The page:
Labour triumphs in the General Election: key employment law proposals

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In a significant political shift, the Labour Party secured a decisive victory in the last week’s General Election, marking the start of a new era. This triumph is poised to bring considerable changes to employment law and the justice system, reflecting Labour’s progressive agenda and commitment to social justice.

Sir Kier Starmer has appointed Shabana Mahmood as Secretary of State for Justice, a distinguished lawyer and long-time advocate for judicial reform and social justice, who has been a vocal critic of the current state of the justice system, calling for more transparency, accessibility, and fairness. Mahmood’s appointment signals a clear intent to overhaul the justice system to make it more equitable and efficient.

Labour’s key proposals for employment law

Labour’s victory brings with it a comprehensive set of proposals aimed to “make work pay” and focuses on enhancing workers’ rights and improve working conditions across the country. This could certainly provide challenges for businesses as this is likely to be the biggest overhaul employment rights in over 20 years.

The key manifesto proposals are:

1. Strengthening workers’ rights: Labour plans to bolster protections for workers by ensuring stronger rights to job security, fair pay, and safe working conditions. This includes proposals to:

  • ban exploitative zero-hour contracts (which will be likely to involve requiring a minimum number of hours each week);
  • make unfair dismissal a day 1 right (likely following completion of a probationary period);
  • make flexible working the default option for all jobs;
  • enhance sick pay and parental leave rights;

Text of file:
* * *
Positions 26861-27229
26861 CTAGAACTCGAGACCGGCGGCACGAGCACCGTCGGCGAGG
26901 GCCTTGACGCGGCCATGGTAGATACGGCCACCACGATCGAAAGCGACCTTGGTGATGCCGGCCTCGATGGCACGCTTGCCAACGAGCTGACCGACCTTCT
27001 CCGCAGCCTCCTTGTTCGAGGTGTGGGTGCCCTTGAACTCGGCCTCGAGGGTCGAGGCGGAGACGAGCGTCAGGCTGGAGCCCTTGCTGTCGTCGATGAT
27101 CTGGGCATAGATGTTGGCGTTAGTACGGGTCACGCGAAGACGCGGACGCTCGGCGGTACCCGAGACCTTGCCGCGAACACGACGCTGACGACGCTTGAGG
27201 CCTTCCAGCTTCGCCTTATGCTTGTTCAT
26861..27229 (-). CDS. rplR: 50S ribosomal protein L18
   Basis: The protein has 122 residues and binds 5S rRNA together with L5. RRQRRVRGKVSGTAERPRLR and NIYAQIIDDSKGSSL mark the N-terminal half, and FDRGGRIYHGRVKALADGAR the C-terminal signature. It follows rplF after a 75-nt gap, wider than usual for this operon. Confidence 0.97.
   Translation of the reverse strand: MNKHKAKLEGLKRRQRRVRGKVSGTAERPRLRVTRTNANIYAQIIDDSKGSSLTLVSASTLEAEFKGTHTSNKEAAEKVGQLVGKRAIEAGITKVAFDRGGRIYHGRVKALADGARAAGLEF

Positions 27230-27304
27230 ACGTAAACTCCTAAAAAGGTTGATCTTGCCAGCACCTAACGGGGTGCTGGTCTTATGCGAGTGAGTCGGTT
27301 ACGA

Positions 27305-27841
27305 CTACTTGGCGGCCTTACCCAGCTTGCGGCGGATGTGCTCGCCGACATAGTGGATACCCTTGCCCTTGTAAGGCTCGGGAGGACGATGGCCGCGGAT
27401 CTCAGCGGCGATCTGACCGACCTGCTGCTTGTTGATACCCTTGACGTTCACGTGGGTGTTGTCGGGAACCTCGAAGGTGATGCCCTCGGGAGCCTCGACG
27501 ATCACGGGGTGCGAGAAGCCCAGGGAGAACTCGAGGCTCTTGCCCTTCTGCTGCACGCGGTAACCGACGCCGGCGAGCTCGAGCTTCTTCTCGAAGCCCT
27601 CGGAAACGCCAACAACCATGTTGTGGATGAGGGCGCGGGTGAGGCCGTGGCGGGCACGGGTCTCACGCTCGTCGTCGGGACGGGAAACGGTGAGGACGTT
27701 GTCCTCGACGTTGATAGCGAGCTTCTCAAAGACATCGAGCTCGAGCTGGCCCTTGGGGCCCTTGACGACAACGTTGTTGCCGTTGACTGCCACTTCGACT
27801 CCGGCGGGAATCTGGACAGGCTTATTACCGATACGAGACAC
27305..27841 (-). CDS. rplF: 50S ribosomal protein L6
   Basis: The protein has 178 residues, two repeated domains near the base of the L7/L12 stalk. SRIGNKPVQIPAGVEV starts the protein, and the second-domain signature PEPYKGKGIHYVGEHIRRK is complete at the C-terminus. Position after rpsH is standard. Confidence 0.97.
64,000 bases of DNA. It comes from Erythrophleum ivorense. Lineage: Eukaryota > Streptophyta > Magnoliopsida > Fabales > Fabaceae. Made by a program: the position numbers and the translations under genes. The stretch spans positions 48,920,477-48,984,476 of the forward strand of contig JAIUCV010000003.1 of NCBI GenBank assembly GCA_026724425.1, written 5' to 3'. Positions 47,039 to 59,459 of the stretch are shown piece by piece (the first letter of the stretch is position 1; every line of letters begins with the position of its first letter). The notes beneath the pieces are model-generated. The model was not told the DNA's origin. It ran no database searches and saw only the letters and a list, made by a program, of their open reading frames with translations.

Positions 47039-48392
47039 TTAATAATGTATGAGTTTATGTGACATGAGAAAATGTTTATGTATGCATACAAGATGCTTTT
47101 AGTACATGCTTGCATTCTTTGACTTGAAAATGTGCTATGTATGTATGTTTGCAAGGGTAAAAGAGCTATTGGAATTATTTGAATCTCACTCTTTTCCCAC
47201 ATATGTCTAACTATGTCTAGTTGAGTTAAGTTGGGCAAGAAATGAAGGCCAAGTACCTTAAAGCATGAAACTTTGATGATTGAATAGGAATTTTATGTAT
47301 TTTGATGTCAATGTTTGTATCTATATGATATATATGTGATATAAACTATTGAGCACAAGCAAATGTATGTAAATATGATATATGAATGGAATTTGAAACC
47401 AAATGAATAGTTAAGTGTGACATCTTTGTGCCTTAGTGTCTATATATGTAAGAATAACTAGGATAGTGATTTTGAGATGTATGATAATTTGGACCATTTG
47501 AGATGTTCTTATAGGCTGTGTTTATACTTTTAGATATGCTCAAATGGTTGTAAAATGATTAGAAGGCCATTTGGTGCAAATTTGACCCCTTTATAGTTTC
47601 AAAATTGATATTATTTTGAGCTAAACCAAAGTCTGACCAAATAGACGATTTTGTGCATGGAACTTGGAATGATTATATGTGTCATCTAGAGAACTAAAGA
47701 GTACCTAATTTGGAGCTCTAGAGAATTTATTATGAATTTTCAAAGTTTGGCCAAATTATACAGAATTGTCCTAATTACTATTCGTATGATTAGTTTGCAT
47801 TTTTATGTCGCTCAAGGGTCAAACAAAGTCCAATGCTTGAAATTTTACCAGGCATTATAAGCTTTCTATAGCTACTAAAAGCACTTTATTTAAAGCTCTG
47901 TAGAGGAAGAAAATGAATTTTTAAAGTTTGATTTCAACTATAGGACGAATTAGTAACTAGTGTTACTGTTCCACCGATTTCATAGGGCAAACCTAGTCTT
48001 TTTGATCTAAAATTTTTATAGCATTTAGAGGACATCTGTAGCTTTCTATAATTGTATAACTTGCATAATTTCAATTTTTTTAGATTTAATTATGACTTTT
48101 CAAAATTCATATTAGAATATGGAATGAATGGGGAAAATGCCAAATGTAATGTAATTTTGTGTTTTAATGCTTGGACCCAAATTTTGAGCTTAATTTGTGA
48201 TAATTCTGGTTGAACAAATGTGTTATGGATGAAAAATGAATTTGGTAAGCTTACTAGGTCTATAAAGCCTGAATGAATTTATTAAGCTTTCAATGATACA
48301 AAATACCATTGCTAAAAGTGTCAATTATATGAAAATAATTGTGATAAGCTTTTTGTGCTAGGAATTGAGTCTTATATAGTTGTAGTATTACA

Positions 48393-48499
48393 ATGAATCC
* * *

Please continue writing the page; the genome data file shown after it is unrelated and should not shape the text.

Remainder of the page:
• require for all employers over 250 employees to have a Menopause Action Plan;
  • ensure the new requirement for employers to proactively ensure there is no sexual harassment in the workplace is robust;
  • increase Employment Tribunal time limits to 6 months rather than the current.

2. Raising the minimum wage: one of Labour’s cornerstone promises is to raise the national minimum wage to ensure a living wage for all workers, reducing in-work poverty and stimulate economic growth through increased consumer spending. The plan is to remove the age bandings so that all adults are entitled to receive National Living Wage.

3. Promoting equal pay: addressing the gender pay gap and promoting pay equity is another critical aspect of Labour’s employment law reforms, along with a focus on equal pay for ethnic minorities.

4. Support for Trade Unions: Labour is committed to supporting trade unions and strengthening collective bargaining rights. They will look to simplify the process for recognition and take steps to make industrial action easier. This includes repealing the Trade Union Act 2016, which Labour argues has placed undue restrictions on industrial action, and facilitating easier union recognition in workplaces.

5. Worker status: Labour will look to simplify employment status and align it with the tax regime, to reduce it to two status types only: employed and self-employed. How this will affect the number of employment rights currently only provided to employees remains to be seen.

Contact our employment law solicitors today

We will keep you updated as things progress within the new government. If you have any questions regarding any of the issues raised in this article, please do not hesitate to contact our specialist Employment Law team by using our online enquiry form or by calling 0330 191 5713.


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